Thank You for This Rainbow Inside Me

January 15, 2020J Collins

I am queer.

I’ve known this in my bones for as far back as I can remember, but I never knew whether I should ignore it, hide it, or try to pray it out – because in the Catholic community in which I grew up, openly queer people were seen as “looking for attention” or “causing trouble.”

For a long time, I didn’t know why I was so uncomfortable in the boys’ bathroom or why I felt so fake when I was asked to play with the “other boys.” As a child, I didn’t have the vocabulary to understand this, and there wasn’t much insight on gender expansiveness from my religious community.

Over time, I slowly realized that I was pansexual (I could never understand why gender seemed to matter so much in relationships) and, to make matters more complicated, I also realized I was nonbinary/transgender – neither a man nor a woman. Talk about “causing trouble”!

Growing up, I internalized the homophobia and transphobia I saw around me and converted it into self-hatred. When I was 16, for example, an extended family member told a story over dinner, going into gory detail about how he and his friends would stalk people outside of gay bars and beat them with baseball bats. It was hard enough to hear him laughing about brutally hospitalizing strangers, but when several others at the table laughed and clapped along, my heart broke.

I really didn’t want to be on either side of that baseball bat.

Decades later, while listening to podcasts about Judaism – including On the Other Hand with Rabbi Rick Jacobs and Judaism Unbound – I heard an interview with April Baskin, former vice president of Audacious Hospitality for the Union for Reform Judaism. She spoke about diversity, equity, and inclusion in Jewish communities – and her words deeply resonated with me.

Finally, after having learned more about Judaism and identifying with so much of it, I decided it was time for me to visit a Reform Jewish community. After all, as I had heard on that podcast, “You can’t be a Jew alone.”

When I first visited a synagogue one Friday night, I walked into a small congregation, alone and nervous. A happy woman with a partial buzzcut and a toolbelt greeted me. When she saw me open the siddursiddurסָדוּר"Order." Refers to the Prayer Book (i.e., the "order" of the prayers).  upside down, she sat next to me and explained the service in quiet whispers. I later found out she was the temple’s president  –  and part of the LGBTQIA+ community! I went into this synagogue half-jokingly prepared to shout, “April Baskin said you can’t kick me out!” but instead received this simple act of kindness that truly began my Jewish journey.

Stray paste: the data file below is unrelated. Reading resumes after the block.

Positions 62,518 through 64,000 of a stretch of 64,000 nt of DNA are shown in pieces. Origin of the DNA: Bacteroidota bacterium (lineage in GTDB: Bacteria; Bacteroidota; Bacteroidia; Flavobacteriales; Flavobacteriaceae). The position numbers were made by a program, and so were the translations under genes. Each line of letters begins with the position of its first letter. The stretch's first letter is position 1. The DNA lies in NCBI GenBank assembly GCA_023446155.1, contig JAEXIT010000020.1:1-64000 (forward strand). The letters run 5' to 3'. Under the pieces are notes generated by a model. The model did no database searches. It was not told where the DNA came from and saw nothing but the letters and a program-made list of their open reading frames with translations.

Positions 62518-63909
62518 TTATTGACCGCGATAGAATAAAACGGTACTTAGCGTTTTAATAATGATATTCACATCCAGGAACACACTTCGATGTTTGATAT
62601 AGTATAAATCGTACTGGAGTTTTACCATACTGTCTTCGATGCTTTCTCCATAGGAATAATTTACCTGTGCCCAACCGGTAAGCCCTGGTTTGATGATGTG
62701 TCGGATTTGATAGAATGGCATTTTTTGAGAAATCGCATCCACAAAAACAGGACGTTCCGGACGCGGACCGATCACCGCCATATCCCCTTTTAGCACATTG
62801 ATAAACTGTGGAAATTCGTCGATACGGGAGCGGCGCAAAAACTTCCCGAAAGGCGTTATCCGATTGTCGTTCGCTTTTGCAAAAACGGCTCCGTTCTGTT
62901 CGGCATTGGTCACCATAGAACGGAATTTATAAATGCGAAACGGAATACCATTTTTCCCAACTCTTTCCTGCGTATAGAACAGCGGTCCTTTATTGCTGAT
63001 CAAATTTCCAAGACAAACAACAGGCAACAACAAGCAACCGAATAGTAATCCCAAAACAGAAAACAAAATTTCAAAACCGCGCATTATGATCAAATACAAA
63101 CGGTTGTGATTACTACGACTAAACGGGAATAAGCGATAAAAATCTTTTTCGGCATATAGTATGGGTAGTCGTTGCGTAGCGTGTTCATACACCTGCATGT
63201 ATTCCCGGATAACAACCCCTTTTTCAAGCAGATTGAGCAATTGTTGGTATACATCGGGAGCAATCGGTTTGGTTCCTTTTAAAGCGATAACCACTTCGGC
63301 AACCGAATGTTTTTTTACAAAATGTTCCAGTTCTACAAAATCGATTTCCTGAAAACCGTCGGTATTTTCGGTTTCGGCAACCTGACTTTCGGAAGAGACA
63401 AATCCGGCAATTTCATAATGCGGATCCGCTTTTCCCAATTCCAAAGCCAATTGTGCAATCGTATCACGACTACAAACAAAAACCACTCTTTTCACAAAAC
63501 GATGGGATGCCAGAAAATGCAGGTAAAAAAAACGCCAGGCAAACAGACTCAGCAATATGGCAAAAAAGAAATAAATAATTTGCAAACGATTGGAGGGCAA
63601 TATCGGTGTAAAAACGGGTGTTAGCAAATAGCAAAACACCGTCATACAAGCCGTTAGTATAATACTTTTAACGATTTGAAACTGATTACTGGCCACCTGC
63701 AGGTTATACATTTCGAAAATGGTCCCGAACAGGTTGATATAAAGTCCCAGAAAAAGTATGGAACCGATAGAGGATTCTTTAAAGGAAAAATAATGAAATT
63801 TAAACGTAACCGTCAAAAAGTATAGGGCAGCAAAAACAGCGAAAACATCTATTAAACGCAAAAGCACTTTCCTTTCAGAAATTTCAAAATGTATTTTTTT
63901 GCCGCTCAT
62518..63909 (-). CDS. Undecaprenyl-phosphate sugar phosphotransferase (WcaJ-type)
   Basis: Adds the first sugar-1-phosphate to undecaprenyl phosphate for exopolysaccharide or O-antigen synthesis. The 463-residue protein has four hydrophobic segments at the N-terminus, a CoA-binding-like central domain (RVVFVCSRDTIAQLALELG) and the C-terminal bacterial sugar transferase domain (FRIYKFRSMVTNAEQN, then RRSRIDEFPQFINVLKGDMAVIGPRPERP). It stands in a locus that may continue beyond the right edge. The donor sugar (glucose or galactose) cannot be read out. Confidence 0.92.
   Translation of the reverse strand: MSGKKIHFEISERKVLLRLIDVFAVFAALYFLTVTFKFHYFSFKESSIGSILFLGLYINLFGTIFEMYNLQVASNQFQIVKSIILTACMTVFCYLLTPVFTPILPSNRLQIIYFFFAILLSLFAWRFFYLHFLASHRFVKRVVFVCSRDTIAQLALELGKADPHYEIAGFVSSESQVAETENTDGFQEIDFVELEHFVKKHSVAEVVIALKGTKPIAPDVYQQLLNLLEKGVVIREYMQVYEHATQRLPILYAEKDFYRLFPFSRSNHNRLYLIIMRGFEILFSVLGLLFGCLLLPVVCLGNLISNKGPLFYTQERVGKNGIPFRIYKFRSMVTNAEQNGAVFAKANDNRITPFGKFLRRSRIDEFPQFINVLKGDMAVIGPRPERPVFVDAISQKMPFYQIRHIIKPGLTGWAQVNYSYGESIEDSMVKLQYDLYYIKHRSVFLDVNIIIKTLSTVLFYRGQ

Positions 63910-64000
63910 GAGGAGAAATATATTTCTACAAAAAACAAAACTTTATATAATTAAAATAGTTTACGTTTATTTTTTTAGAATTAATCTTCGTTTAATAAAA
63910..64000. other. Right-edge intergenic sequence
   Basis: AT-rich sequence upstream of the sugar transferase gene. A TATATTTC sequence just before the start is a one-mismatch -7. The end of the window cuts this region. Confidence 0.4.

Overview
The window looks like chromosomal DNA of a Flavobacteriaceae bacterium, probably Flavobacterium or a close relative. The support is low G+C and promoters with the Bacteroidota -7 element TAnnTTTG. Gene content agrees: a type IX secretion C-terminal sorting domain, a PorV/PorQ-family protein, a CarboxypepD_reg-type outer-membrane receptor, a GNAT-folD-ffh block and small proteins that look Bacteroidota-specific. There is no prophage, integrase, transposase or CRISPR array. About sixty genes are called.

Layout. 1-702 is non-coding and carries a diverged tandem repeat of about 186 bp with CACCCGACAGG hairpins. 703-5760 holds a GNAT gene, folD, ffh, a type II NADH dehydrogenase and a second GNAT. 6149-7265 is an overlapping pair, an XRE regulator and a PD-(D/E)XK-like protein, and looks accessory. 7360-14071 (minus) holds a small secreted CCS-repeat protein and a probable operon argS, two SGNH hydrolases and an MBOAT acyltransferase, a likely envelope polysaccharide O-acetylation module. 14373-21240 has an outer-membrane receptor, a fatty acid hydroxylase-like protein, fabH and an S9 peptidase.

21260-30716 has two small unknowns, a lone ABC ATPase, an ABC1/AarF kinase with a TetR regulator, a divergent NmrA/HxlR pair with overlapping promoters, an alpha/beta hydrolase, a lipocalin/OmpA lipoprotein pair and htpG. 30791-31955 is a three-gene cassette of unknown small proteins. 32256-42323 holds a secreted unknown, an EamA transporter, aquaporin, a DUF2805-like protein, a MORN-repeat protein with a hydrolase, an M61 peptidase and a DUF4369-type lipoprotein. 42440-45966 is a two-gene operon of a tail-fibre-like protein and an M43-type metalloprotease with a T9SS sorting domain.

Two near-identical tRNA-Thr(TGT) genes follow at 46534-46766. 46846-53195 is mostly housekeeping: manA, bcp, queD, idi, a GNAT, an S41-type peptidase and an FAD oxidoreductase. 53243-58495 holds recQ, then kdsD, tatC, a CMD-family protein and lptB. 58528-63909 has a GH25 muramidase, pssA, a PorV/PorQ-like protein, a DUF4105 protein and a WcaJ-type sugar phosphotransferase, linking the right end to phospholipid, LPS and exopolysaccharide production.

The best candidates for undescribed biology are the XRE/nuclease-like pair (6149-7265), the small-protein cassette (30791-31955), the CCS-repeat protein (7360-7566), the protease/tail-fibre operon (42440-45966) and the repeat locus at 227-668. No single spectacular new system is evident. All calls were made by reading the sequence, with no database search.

After that first night, I went from Reform temple to temple, at one point visiting four local synagogues and reading a new Jewish book every week. The customs, words, and people changed, but each time, through congregants’ words, actions, and the rituals they performed, I was reminded of the idea that we are all created b’tzelem Elohimb'tzelem Elohimבְּצֶלֶם אֱלֹהִיםLiterally "in the image of God;" the concept—from Genesis 1:27: “God created humankind in God’s image”—that because all humanity is created in the image of God, each person is equally valued.  .

I often think back to the Talmudic tale of the man who was insulted by a rabbi for being too ugly, who then reminds the rabbi, “When you insult me, you also insult the craftsman who made me.” It’s difficult to argue with that logic: If life is a gift, how could we hate someone just for their face?

And yet, queer people can have such a difficult time accepting ourselves for who we are. In movies, TV, and books, we see the same stories again and again, with a few token exceptions thrown in – and when we don’t see our identities reflected in our communities, we are left to assume something is wrong with our identities. That we are somehow wrong.

I’ve been blessed, though, to meet so many queer leaders in the Reform Jewish community, from cantors to rabbis to other audaciously hospitable lay leaders. Sometimes, I wonder where they all come from! But then I remember my own experience: They didn’t come from anywhere, they’re just more visible now – and Reform Judaism can embrace that visibility.

By learning about other queer Jewish leaders’ journeys, I’ve found a path to repairing my own relationship with holiness. I grew up ashamed of who I was, but I’ve come to see that it’s another blessing for which to be thankful.

Jewish custom compels us to say 100 blessings a day to help us find life’s wonders and radical amazement. My queerness and transness are just small wonders in a world full of surprises – patterns of brilliant color in a sometimes-rainy world. How dreary would life be if one could only be a man or a woman? If one could only love someone based on the gender they were assigned at birth? How many fewer colors would there be in the rainbow of our humanity?

And so I say a brachab'rachahבְּרָכָהBrachot (plural). Literally, “blessing;” follows a set formula that praises God; unique blessings exist for many different occasions.  for this rainbow inside of me, and for all of the other colors in the world.

If you have a rainbow inside of you  – or know someone else who does  – I hope you say a blessing for it today, too. 

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